Q: I thought it was the policy of CFN to speak out against preseason polls? Why the preseason rankings at all let alone in February?
A: I think that’s a Matt Zemek classic rant. I’m all for preseason polls. The polls being put out in the preseason aren’t the problem; the lack of change in them during the season is the issue. The polls are fun, we put them out to try to show which teams appear to be the best going into the spring, and they’re great at getting us all through the 784 inches of snow that half the world is getting bombed by. However, if they’re wrong, they’re wrong, and if a team turns out to be worse than originally expected (Illinois of last year) or turns out to be far better (Idaho), then we adapt and adjust. The problem with the Coaches’ Poll and the Harris is that if two teams are 1-2, they don’t move no matter what else happens. The preconceived notions of the preseason polls often don’t change.
Q: 35-28. That is the score from the 2009 New Mexico Bowl. Do you need me to remind you who won? Hint: It rhymes with High-roaming. Why do you guys insist on giving more "props" to Fresno State than Wyoming? I don't know what we have to do to get some respect from you over Fresno, a team, which by your admission, is a perennial under-achiever.
A: It’s not really a Fresno State vs. Wyoming thing; it’s more about your Cowboys. You’re right in that we expect more out of an athletic FSU team that’s always able to gear it up for anyone with a decent name from a BCS conference, but it goes through the motions against the riff-raff. When it comes to Wyoming, yeah, last year was a terrific season going 7-6 with a bowl win, but there was only one win over a bowl team, Fresno State, with the other six wins coming against Weber State, UNLV, Florida Atlantic, New Mexico, San Diego State, and Colorado State … zzzzzz. The offense was among the worst in America scoring ten points or fewer in six games, the defense wasn’t anything special, and the team got whacked by the big boys in the Mountain West (TCU, BYU, Utah and Air Force) by a combined score of 129 to 20. That’s not to say UW can’t and won’t get better, but the talent level isn’t there compared to the top Mountain West teams, the defensive line needs work after losing the stars, and the offense has miles to go before its merely average.
Q: The Sooners may have 4 first round draft picks - but finished 8-5. Granted, Gresham (did not play at all) and Bradford (did not play much) are unusual situations....but my question is:
Has a team with a worse record ever had 4 first round picks (Sam Bradford, Jermaine Gresham, Gerald McCoy, Trent Williams)?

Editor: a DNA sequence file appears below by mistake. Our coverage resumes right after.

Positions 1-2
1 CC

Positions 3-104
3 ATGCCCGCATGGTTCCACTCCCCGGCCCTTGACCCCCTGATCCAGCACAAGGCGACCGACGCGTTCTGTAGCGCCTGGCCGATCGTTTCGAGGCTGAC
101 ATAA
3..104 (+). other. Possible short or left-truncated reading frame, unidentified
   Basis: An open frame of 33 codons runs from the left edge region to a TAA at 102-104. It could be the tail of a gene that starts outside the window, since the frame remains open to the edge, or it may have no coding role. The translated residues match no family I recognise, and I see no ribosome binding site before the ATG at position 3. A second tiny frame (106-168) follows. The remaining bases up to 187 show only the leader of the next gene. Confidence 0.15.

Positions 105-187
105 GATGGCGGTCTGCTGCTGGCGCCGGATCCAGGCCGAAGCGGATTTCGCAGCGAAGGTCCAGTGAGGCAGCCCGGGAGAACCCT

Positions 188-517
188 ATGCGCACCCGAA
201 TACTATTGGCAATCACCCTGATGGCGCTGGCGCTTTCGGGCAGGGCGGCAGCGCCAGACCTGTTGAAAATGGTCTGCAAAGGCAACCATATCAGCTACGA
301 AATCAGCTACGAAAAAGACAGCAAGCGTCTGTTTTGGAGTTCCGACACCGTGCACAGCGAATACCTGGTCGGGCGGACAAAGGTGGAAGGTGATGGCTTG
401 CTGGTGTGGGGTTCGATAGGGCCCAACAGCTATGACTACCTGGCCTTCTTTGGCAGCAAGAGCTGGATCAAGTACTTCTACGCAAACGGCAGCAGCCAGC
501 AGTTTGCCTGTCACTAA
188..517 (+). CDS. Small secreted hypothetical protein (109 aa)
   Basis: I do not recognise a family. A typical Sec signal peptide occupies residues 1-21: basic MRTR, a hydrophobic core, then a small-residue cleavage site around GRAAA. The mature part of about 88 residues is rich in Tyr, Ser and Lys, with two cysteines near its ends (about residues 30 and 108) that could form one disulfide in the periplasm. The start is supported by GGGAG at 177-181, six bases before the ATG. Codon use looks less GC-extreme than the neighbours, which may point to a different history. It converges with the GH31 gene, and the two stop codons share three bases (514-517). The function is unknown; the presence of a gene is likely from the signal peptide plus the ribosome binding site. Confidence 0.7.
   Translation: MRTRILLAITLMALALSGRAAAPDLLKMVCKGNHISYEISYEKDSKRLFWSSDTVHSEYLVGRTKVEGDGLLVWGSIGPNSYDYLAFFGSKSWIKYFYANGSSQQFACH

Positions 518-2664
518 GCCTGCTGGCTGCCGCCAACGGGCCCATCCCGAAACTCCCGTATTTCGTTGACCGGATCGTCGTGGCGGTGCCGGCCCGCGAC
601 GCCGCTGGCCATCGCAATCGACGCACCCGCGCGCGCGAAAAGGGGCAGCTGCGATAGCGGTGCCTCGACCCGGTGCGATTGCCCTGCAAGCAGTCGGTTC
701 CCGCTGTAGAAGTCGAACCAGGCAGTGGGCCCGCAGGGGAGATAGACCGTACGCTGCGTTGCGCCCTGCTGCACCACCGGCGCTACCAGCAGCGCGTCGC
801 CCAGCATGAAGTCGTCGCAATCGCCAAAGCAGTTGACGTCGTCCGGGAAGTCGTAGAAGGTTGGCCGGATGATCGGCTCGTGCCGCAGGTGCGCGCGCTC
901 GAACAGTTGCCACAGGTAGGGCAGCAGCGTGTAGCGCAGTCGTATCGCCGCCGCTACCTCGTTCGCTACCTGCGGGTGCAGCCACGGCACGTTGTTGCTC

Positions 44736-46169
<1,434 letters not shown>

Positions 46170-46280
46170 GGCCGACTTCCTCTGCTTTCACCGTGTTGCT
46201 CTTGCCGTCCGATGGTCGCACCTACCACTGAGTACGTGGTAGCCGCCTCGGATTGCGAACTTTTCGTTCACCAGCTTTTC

A: How many teams besides Miami have had four players taken in the first round? Before doing any research I guessed it wasn’t even close (and was stunned to find out I was wrong), but like you alluded to it’s sort of not being fair to the Sooners here since they’d have won at least two more games with Bradford and Gresham and possibly would’ve turned the close losses to BYU, Texas, Miami, and Texas into wins. North Carolina will likely have four first rounders in the 2011 NFL Draft, but looking back, what teams have sent four players into the first round in the following draft and how did they do? (The years are the teams and not the drafts.)
2007 USC 11-2 (Sedrick Ellis, Keith Rivers, Sam Baker, Lawrence Jackson).
2006 LSU 11-2 (JaMarcus Russell, LaRon Landry, Dwayne Bowe, Craig Davis).
2005 Florida State 8-5 (Ernie Sims, Kamerion Wimbley, Brodrick Bunkley, Antonio Cromartie).
2005 Ohio State 10-2 (A.J. Hawk, Donte Whitner, Bobby Carpenter, Santonio Holmes, Nick Mangold).
2004 Auburn 13-0 (Ronnie Brown, Carnell Williams,
Jason Campbell, Carnell Rogers)
2003 Miami 11-2 (Sean Taylor, Kellen Winslow, Jonathan Vilma, D.J. Williams, Vernon Carey, Vince Wilfork).
2002 Miami 12-1 (Andre Johnson, Jerome McDougle, Willis McGahee, William Joseph)
2002 Penn State 9-4 (Jimmy Kennedy, Michael Haynes, Bryant Johnson, Larry Johnson)
2001 Miami 12-0 (Bryant McKinnie, Jeremy Shockey, Phillip Buchanon, Ed Reed, Mike Rumph).
2000 Miami 11-1 (Dan Morgan, Damione Lewis, Santana Moss, Reggie Wayne).
2004 Auburn 13-0 (Ronnie Brown, Cadillac Williams, Carlos Rogers, Jason Campbell).
1996 Florida State 11-1 (Peter Boulware, Walter Jones, Warrick Dunn, Reinard Wilson).
1992 Notre Dame 10-1-1 (Rick Mirer, Jerome Bettis, Tom Carter, Irv Smith).
1970 Ohio State 9-1 (John Brockington, Jack Tatum, Tim Anderson, Leo Hayden)